There are many qualities of a great legal practitioner. At a glance, they are analytical, great at communication, and digital-savvy. They constantly abide by the law and protect it at the same time. If you are looking for a spot in the legal industry, it’s necessary to possess these qualities.
In this sophisticated but equally competitive industry, the verdict must come out with you as the best candidate. But even before hearing the ruling, you need to show that this claim is valid. And the first step to doing that is by submitting a meticulously prepared curriculum vitae — or CV for short.
Law and Legal CV: Why It’s Important
A CV presents a complete history of your academic credentials or career history as an experienced legal practitioner. It’s the first document you give to a potential employer, demonstrating to recruiters and hiring managers that you will be a fantastic addition to their team.
Writing a solid CV will help market your skills and experiences in the best way possible. As a result, it will put you in a better light and increase your chances of getting the job.
Writing a solid CV will help market your skills and experiences in the best way possible.
Now that we have that in place, you should also note that a strong CV must:
- be detailed and contain only an accurate picture of your career history
- be precise and up-to-date, and focus on the most current employment information
- display your understanding of the law firm and wider legal sector
- state why you aspire to work for the organisation
- be concise and to the point, with no more than two pages of the A4 paper
What to include and exclude in a law and legal CV
While it’s important to know what to include on your CV, as a barrister, it is also equally important to know what to exclude.
Here, we rounded up the information your CV needs to have, as well as those you do not need.
Details to include:
1) Contact information
The recruitment officers or hiring managers will need your contact details like your name, position, email address, and phone number to communicate with you through the application process. So, be sure to include them when writing your CV. They should also be at the header for recruiters to notice quickly.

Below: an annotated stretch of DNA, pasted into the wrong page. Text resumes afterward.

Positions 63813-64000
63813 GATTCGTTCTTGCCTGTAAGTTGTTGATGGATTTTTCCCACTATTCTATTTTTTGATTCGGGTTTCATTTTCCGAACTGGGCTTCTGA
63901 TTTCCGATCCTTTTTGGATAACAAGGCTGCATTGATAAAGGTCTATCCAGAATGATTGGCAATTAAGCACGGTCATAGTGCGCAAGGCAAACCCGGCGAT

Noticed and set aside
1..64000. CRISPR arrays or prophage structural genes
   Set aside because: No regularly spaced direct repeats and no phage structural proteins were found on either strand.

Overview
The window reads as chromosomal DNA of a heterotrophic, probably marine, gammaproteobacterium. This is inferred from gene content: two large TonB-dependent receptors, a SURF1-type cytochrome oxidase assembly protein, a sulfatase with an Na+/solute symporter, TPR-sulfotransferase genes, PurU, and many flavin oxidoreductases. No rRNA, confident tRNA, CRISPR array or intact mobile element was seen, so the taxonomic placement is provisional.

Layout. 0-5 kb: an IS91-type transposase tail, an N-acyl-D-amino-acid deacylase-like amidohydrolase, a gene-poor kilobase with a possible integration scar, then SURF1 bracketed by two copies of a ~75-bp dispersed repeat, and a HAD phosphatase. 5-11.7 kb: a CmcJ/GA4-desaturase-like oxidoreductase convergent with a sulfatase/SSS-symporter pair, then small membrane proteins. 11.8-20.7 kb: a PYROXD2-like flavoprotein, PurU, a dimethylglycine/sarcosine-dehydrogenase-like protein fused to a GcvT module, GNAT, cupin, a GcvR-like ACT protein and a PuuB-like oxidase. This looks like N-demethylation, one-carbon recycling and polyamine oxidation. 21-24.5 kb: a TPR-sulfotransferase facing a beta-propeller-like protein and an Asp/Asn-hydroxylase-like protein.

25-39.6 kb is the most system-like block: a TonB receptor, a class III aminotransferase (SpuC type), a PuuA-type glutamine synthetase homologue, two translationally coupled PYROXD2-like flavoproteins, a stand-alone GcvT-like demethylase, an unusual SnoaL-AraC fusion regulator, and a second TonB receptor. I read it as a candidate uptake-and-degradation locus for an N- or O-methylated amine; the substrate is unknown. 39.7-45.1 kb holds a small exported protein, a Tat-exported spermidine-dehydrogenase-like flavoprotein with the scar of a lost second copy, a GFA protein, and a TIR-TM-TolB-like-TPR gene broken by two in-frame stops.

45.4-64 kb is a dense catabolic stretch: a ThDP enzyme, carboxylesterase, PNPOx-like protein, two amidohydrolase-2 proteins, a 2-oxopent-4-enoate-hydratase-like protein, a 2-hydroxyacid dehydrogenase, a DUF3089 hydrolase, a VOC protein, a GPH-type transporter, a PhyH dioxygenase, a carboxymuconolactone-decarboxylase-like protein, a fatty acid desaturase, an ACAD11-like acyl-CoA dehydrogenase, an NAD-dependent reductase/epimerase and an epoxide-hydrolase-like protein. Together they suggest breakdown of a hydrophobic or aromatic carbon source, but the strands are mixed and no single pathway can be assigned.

It can also save recruiters time if you have a working link or URL to your email address. It is especially helpful nowadays since applicants usually send their CVs via email.
2) Personal statement
A personal statement gives a brief summary of your educational background, skills, work-based experience, and qualifications. It significantly helps to give recruitment officers a glance of you as an applicant and decide if they should read the rest of your CV. So, make it count.
3) Work experience
Your work experience lists all your current and previous jobs in detail. Make sure to include the job title, company name, and dates of employment for each job. Take advantage also of bullet points to list your responsibilities and achievements in every position. Most importantly, focus on your most recent law and legal work experience.
4) Education, licenses, and certifications
Your educational background, licenses, and certifications supplement your work experience and should be added to your CV.
List down your educational background in detail — what degrees you have, what school you got it from, and when you graduated. If you have post-graduate degrees, it pays to include any theses or dissertations you have passed, especially if they match the job opening.
If you have licenses and certifications that are useful in the legal industry or in the position you’re applying for, list them down as well. Make sure to include also which institution issued your licenses and certifications and when you received them.